“That role stuck with me,” continued Comer. “After the second run of the play, I just had this real desire to come home. Your actual personal life is non-existent.

“So when I came back from New York, I was like, I want to be a better friend, I want to be a more present sister, I want to be a better daughter, you know? And now I feel I’ve got my vitality back.”

The issues Prima Facie raised, however, remain close to Comer’s heart as she looks ahead to 2024.

“It feels very personal to me,” she says. “I would like to see a change in in the attitudes towards women reporting sexual assault cases and a change in the system of how that’s dealt with in the courts.

“I’ve explored sexual assault in a couple of my projects now and every year it’s like, ‘Oh, this is so timely, you know?’ It would be so nice to get to a point where it’s not. I find that infuriating. I’m over that being an excuse.”

The End We Start From is in cinemas from 19 JanuaryRead Jodie Comer’s full interview in The Big Issue magazine, on sale until January 14.

The Big Issue magazine exists to give homeless, long-term unemployed and marginalised people the opportunity to earn an income. To support our work buy a copy!

If you cannot reach your local vendor, you can still click HERE to subscribe to The Big Issue or give a gift subscription. You can also purchase one-off issues from The Big Issue Shop or The Big Issue app, available now from the App Store or Google Play

Support the Big Issue

For over 30 years, the Big Issue has been committed to ending poverty in the UK. In 2024, our work is needed more than ever. Find out how you can support the Big Issue today.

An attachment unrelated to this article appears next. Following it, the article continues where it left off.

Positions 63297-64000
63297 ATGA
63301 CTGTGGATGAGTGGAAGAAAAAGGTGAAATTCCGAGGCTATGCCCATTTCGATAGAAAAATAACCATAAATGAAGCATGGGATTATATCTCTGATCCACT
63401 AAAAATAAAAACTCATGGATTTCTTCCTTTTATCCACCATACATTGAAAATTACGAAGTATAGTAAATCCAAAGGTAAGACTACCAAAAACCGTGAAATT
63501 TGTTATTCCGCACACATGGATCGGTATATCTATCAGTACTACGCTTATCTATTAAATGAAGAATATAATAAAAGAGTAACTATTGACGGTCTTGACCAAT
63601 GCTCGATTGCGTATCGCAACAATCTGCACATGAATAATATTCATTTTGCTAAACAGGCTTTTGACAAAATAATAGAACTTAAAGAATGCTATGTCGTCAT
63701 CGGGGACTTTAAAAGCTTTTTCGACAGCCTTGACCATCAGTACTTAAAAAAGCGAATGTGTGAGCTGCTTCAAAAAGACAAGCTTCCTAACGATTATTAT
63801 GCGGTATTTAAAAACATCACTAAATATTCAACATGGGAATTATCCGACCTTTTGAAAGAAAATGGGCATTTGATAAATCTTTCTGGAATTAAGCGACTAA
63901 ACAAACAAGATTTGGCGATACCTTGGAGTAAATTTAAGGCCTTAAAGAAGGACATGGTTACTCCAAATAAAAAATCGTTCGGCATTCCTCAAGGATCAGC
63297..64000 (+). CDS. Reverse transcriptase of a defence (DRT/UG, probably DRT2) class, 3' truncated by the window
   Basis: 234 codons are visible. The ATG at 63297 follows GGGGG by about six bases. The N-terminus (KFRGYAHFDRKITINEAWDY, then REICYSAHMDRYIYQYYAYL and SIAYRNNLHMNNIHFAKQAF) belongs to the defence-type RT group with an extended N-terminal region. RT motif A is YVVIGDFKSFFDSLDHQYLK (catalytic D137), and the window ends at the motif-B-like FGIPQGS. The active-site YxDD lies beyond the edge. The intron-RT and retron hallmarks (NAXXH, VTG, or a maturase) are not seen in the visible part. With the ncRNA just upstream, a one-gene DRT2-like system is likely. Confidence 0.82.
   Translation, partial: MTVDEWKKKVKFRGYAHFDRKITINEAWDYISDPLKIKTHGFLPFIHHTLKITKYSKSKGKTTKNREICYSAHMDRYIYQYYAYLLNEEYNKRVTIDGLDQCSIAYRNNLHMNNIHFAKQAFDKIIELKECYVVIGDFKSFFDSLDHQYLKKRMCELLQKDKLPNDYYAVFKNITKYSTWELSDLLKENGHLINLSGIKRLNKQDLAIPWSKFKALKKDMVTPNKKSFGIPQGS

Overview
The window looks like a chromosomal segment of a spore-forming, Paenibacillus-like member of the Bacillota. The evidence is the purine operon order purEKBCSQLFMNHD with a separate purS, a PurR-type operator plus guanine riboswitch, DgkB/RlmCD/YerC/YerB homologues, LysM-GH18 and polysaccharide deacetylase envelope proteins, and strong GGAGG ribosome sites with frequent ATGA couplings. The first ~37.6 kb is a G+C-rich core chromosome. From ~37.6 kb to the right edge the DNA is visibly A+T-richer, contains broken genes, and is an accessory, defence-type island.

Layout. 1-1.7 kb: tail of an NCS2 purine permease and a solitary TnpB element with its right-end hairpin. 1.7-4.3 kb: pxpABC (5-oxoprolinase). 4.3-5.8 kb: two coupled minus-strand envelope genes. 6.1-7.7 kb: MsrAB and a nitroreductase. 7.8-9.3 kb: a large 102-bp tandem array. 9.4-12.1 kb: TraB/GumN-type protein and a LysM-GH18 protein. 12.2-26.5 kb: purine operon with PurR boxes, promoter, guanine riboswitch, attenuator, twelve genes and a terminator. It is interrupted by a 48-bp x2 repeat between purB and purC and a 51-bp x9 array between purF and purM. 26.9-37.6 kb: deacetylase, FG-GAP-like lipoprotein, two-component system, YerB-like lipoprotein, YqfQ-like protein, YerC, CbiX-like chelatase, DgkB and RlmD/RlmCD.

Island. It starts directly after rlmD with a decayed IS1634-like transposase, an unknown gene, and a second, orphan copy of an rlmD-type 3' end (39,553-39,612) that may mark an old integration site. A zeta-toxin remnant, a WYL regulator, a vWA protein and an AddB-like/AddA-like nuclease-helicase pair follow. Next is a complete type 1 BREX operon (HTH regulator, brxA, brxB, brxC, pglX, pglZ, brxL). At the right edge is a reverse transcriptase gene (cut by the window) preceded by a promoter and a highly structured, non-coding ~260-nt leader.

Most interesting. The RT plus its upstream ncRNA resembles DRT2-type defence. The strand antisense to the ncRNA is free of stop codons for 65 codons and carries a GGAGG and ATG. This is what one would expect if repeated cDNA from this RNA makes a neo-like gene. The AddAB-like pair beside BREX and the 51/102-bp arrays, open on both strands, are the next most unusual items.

Vendor martin Hawes

Recommended for you

View all
Civil War director Alex Garland on ChatGPT, 28 Years Later and why Britain is like a 'pet cat'
Civil War, Alex Garland
Film

Civil War director Alex Garland on ChatGPT, 28 Years Later and why Britain is like a 'pet cat'

From The Iron Claw to Opponent: How wrestling films began grappling with real issues
Jeremy Allen White, Harris Dickinson and Zac Efron as the tragic Van Erich wrestling family in The Iron Claw
Film

From The Iron Claw to Opponent: How wrestling films began grappling with real issues

Gillian Anderson, Billie Piper and Rufus Sewell on recreating Prince Andrew's car-crash interview in Scoop
Rufus Sewell as Prince Andrew and Gillian Anderson as Emily Maitlis
Film

Gillian Anderson, Billie Piper and Rufus Sewell on recreating Prince Andrew's car-crash interview in Scoop

Io Capitano director Matteo Garrone on why a refugee's journey is so much more than small boats
Film

Io Capitano director Matteo Garrone on why a refugee's journey is so much more than small boats

Most Popular

Read All
Renters pay their landlords' buy-to-let mortgages, so they should get a share of the profits
Renters: A mortgage lender's window advertising buy-to-let products
1.

Renters pay their landlords' buy-to-let mortgages, so they should get a share of the profits

Exclusive: Disabled people are 'set up to fail' by the DWP in target-driven disability benefits system, whistleblowers reveal
Pound coins on a piece of paper with disability living allowancve
2.

Exclusive: Disabled people are 'set up to fail' by the DWP in target-driven disability benefits system, whistleblowers reveal

Cost of living payment 2024: Where to get help now the scheme is over
next dwp cost of living payment 2023
3.

Cost of living payment 2024: Where to get help now the scheme is over

Strike dates 2023: From train drivers to NHS doctors, here are the dates to know
4.

Strike dates 2023: From train drivers to NHS doctors, here are the dates to know